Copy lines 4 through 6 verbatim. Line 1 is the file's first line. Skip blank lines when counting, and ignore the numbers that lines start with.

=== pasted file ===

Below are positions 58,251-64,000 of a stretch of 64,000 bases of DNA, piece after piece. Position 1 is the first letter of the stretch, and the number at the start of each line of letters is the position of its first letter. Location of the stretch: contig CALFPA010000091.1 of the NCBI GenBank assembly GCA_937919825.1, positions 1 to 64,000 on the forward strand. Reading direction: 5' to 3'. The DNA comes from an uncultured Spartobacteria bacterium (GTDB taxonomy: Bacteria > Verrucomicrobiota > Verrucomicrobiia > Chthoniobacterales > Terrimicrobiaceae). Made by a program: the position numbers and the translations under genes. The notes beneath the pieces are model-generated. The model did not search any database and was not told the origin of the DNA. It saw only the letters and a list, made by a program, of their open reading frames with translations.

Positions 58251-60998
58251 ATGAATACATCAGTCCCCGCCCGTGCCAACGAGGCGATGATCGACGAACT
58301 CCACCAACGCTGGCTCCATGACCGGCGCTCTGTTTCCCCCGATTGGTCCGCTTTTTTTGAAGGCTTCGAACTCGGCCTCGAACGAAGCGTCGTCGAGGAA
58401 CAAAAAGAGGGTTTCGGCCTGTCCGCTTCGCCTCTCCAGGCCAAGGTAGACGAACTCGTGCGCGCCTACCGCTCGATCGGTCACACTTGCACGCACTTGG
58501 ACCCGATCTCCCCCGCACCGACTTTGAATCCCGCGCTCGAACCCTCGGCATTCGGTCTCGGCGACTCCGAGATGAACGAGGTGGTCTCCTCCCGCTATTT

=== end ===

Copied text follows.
58301 CCACCAACGCTGGCTCCATGACCGGCGCTCTGTTTCCCCCGATTGGTCCGCTTTTTTTGAAGGCTTCGAACTCGGCCTCGAACGAAGCGTCGTCGAGGAA
58401 CAAAAAGAGGGTTTCGGCCTGTCCGCTTCGCCTCTCCAGGCCAAGGTAGACGAACTCGTGCGCGCCTACCGCTCGATCGGTCACACTTGCACGCACTTGG
58501 ACCCGATCTCCCCCGCACCGACTTTGAATCCCGCGCTCGAACCCTCGGCATTCGGTCTCGGCGACTCCGAGATGAACGAGGTGGTCTCCTCCCGCTATTT